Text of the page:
Well, that last post on the likely deficiencies of VoIP on iPhones may turn out to have been overly pessimistic. It looks as though Hell is beginning to freeze over. Skype is now running on iPhones over the Wi-Fi connection, and for a new release it’s running relatively well. AT&T deserves props for letting it happen – unlike T-Mobile, which isn’t letting it happen and therefore deserves whatever the opposite of props is.
6 hours after it was released Skype became the highest-volume download on Apple’s AppStore. In keeping with Skype’s reputation for ease of use, it downloads and installs with no problems, though as one expects with first revisions it has some bugs.
My brief experience with it has included several crashes – twice when I hung up a call and once when a calendar alarm went off in the middle of a call. Another interesting quirk is that when I called a friend on a PC Skype client from my iPhone, I heard him answer twice, about 3 seconds apart. Presumably a revision will be out soon to fix these problems.
Other quirky behaviour is a by-product of the iPhone architecture rather than bugs, and will have to be fixed with changes to the way the iPhone works. The biggest issue of this kind is that it is relatively hard to receive calls, since the Skype application has to be running in the foreground to receive a call. This is because the iPhone architecture preserves battery life by not allowing programs to run in the background.
Similar system design characteristics mean that when a cellular call comes in a Skype call in progress is instantly bumped off rather than offering the usual call waiting options. I couldn’t get my Bluetooth headset to work with Skype, so either it can’t be done, or the method to do it doesn’t reach Skype’s exemplary ease of use standards.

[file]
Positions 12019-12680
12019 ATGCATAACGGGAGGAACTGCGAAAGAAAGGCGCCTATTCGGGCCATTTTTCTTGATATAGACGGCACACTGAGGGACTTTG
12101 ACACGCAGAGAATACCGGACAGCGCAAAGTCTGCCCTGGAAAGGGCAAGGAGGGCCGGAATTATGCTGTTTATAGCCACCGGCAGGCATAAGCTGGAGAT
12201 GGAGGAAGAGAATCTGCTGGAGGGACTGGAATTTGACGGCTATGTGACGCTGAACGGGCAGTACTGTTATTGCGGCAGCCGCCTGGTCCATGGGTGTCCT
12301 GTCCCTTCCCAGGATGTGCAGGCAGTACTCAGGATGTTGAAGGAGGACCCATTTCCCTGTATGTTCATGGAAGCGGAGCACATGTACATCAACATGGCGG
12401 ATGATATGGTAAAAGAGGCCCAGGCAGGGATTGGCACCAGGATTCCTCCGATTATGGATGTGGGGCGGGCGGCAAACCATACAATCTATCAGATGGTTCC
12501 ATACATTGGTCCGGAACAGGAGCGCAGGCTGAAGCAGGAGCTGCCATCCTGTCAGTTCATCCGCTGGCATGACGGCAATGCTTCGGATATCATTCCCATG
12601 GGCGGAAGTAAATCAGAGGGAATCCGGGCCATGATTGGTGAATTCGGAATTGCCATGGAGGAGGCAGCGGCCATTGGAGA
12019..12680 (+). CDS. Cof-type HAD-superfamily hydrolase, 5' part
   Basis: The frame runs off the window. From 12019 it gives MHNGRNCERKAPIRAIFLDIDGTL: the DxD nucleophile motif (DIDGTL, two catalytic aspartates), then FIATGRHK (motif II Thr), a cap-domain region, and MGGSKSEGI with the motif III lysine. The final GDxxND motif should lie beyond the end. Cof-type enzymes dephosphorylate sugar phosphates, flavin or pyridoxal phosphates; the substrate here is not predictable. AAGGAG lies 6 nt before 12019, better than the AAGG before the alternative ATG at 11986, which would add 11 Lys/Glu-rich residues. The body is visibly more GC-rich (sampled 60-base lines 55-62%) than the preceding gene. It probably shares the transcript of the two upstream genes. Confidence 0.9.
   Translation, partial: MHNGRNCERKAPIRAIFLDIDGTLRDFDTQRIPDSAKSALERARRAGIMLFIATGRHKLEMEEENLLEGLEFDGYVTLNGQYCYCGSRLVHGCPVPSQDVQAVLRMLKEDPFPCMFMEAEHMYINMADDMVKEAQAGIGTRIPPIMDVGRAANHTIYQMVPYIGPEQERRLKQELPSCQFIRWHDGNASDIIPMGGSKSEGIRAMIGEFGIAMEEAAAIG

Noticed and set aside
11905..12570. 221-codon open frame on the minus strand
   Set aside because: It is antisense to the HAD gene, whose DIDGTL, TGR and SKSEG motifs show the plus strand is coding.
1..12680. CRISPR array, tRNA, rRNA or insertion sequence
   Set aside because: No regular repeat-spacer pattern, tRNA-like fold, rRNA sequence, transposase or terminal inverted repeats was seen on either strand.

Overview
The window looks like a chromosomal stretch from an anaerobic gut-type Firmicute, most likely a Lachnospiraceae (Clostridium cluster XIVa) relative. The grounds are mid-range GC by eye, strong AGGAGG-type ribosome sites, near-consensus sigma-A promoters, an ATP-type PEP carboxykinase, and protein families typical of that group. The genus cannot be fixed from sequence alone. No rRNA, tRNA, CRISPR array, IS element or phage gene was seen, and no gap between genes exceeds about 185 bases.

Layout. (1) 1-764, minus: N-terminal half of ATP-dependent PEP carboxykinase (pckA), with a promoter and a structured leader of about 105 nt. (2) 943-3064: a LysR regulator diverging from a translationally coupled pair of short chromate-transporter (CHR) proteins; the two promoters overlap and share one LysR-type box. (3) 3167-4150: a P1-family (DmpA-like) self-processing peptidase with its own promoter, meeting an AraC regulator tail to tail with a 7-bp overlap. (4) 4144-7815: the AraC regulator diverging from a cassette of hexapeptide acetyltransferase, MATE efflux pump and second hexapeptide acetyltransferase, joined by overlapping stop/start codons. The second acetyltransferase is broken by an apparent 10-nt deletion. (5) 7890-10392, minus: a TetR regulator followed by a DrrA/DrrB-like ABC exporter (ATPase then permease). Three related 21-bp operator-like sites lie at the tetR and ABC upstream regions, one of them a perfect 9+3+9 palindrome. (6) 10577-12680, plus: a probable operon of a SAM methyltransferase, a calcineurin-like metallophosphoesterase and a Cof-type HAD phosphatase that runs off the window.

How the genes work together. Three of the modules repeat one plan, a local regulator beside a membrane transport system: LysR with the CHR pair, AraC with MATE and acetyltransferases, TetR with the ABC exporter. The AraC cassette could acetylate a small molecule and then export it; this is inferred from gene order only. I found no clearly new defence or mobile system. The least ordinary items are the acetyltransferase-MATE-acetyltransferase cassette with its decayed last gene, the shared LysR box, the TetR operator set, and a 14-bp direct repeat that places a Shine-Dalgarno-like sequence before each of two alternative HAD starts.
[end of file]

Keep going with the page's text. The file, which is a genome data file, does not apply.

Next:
Now for the good news. It’s free. It’s free to call from anywhere in the world to anywhere in the world. And the sound quality is very good for a cell phone, even though the codec is only G.729. I expect future revisions to add SILK wideband audio support to deliver sound quality better than anything ever heard on a cell phone before. The chat works beautifully, and it is synchronized with the chat window on your PC, so everything typed by either party appears on both your iPhone and PC screen, with less than a second of lag.
After a half-hour Skype to Skype conversation on the iPhone I looked at my AT&T bill. No voice minutes and no data minutes had been charged, so there appear to be no gotchas in that department. A friend used an iPod Touch to make Skype Wi-Fi calls from an airport hot-spot in Germany – he reports the call quality was fine.
The New York Times review is here